The oxidation protection of Fe-base superalloys at high temperatures relies on the formation of a protective oxide scale, which generates a diffusion barrier and decelerates oxidation and corrosion under service conditions. In order to extend the lifetime, the surface of components is enriched with chemically stable oxide formers e.g. Al via various manufacturing methods such as pack cementation. This surface enrichment leads to the formation of an intermetallic FeAl region, which acts as a reservoir for the oxide former and ensures the stable growth of the oxide. The coating and the substrate form a composite material system, in which the chemical and mechanical gradients govern the lifetime of the component. Under oxidizing conditions, due to the Al-depletion by oxidation and interdiffusion, the microstructure of the coating is altered as a function of time and temperature. Hence the mechanical properties and the mechanical impact of the coating on the substrate are modified at any point of oxidation. Especially for thin-walled components, determining the mechanical contribution of the coating is crucial, in order to forecast the lifetime of the component under service conditions.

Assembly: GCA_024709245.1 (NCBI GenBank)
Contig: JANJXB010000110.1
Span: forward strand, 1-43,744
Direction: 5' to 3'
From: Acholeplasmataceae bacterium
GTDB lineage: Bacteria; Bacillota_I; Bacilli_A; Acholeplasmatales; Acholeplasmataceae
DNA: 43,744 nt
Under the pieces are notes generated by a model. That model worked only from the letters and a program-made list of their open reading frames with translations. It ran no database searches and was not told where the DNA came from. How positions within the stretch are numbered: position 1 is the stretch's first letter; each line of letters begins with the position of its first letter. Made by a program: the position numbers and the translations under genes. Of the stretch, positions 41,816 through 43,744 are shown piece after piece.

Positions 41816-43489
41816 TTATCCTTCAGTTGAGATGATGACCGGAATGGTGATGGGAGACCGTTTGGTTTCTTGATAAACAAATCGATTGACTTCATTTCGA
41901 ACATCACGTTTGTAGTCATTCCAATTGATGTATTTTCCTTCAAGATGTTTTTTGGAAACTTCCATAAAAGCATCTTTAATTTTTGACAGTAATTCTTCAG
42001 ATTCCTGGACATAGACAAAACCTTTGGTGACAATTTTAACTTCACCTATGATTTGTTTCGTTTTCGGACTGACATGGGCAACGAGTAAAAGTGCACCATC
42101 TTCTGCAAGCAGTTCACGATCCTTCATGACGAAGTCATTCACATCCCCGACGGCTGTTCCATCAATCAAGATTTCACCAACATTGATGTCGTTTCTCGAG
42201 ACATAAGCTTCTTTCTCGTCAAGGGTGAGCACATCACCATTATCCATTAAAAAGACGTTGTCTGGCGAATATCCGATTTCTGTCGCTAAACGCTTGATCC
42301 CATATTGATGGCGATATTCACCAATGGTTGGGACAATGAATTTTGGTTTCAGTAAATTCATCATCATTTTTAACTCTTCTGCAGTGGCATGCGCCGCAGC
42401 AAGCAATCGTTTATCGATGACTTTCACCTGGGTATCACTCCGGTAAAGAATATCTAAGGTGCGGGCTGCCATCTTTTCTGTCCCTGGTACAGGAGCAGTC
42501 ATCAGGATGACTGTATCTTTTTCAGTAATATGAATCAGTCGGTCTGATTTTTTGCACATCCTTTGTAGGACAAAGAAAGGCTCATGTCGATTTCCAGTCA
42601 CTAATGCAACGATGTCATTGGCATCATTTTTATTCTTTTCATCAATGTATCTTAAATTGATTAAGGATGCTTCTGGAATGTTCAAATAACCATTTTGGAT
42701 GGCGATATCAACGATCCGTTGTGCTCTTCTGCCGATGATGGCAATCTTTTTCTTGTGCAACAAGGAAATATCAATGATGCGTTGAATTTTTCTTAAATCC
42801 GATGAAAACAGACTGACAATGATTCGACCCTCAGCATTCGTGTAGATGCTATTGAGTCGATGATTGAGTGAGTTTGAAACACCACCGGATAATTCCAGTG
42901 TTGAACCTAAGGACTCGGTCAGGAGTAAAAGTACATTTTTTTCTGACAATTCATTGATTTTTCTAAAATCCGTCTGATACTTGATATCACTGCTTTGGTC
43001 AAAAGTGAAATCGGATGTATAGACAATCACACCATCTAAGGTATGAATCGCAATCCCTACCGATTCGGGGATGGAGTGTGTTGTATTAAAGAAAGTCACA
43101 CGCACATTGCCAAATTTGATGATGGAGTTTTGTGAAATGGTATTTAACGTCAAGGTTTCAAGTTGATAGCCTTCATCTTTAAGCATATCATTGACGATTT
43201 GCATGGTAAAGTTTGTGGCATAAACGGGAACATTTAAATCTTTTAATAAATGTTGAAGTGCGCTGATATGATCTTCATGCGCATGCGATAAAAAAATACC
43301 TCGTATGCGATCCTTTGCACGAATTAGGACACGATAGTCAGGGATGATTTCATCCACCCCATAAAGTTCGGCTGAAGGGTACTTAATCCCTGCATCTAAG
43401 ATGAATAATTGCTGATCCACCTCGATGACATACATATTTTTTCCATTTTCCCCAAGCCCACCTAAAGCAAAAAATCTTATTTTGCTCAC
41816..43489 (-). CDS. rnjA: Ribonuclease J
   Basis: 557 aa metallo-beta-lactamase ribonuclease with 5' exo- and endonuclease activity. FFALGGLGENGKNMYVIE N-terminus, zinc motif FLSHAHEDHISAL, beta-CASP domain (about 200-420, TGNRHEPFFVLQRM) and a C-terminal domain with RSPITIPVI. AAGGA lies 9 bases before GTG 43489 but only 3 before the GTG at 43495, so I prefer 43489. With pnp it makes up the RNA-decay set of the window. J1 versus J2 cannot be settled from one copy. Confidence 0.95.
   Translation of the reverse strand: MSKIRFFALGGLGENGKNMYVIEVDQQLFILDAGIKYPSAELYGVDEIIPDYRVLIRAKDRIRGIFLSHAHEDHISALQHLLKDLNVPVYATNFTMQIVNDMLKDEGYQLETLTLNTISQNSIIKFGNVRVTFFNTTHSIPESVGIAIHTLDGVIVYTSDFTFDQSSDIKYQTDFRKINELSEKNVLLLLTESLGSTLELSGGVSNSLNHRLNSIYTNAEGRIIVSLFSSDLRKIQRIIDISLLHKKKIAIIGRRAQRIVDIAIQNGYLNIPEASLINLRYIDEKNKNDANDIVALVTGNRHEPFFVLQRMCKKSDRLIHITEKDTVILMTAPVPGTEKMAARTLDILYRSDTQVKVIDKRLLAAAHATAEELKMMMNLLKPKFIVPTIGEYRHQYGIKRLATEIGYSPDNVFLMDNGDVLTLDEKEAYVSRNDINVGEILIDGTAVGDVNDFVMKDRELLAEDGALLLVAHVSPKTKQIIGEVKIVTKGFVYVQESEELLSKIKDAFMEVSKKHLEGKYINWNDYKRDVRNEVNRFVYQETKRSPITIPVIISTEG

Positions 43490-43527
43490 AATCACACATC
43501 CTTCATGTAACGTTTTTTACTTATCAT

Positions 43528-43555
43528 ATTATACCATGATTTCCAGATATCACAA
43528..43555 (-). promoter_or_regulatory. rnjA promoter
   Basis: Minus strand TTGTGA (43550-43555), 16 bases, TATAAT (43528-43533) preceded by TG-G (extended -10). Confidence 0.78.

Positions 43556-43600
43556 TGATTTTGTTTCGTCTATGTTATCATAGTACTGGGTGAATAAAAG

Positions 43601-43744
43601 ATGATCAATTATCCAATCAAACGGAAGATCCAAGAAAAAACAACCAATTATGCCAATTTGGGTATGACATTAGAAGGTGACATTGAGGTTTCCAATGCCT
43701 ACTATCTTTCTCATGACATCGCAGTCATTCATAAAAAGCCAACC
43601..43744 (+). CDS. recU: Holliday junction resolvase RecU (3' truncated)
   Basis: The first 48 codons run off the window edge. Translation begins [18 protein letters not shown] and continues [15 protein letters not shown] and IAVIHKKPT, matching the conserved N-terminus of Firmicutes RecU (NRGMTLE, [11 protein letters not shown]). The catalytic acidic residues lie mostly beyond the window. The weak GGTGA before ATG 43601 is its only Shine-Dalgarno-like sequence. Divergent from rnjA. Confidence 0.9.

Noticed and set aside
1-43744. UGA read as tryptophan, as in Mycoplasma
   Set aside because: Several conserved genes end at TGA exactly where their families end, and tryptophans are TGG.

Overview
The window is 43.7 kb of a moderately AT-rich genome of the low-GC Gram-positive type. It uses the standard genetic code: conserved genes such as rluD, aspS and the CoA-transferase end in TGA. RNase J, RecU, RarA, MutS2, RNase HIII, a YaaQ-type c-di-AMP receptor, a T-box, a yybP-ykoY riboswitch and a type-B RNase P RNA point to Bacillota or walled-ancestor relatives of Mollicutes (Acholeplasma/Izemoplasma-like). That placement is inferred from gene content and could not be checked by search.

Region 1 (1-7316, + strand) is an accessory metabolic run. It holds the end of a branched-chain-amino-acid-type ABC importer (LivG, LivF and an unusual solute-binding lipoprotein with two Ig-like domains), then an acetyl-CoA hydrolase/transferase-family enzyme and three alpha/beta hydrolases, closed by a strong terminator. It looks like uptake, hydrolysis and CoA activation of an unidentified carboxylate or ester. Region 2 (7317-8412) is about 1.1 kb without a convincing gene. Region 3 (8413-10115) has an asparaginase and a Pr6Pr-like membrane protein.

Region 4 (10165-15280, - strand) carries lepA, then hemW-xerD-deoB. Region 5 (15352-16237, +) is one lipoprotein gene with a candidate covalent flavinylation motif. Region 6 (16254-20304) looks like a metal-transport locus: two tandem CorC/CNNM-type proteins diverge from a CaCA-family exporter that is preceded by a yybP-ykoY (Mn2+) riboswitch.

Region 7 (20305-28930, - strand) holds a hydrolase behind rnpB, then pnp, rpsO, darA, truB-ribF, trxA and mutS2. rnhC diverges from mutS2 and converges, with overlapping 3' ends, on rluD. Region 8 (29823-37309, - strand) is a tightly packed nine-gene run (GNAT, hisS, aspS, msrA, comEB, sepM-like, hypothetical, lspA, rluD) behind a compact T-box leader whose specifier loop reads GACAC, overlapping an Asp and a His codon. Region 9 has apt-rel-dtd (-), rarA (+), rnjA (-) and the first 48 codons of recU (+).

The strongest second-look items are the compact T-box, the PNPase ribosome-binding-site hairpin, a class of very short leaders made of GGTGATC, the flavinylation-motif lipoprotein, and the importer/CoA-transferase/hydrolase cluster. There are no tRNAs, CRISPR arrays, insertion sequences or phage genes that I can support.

In this study, rectangular beam samples of pack-aluminized Alloy 800H are oxidized in laboratory air under thermocyclic and isothermal conditions in the range of 800 – 900°C and 4-point bending test with in-situ acoustic emission measurement is performed subsequently at room temperature in order to determine the critical strain under tensile loading for each oxidation case. Al-Concentration in the coating after oxidation is determined by EPMA measurement, and the Young’s Modulus of the coating zones is measured via Nanoindentation. With the help of the stated experimental methodology, mechanical properties of the coating zones were expressed as a function of the Al-concentration.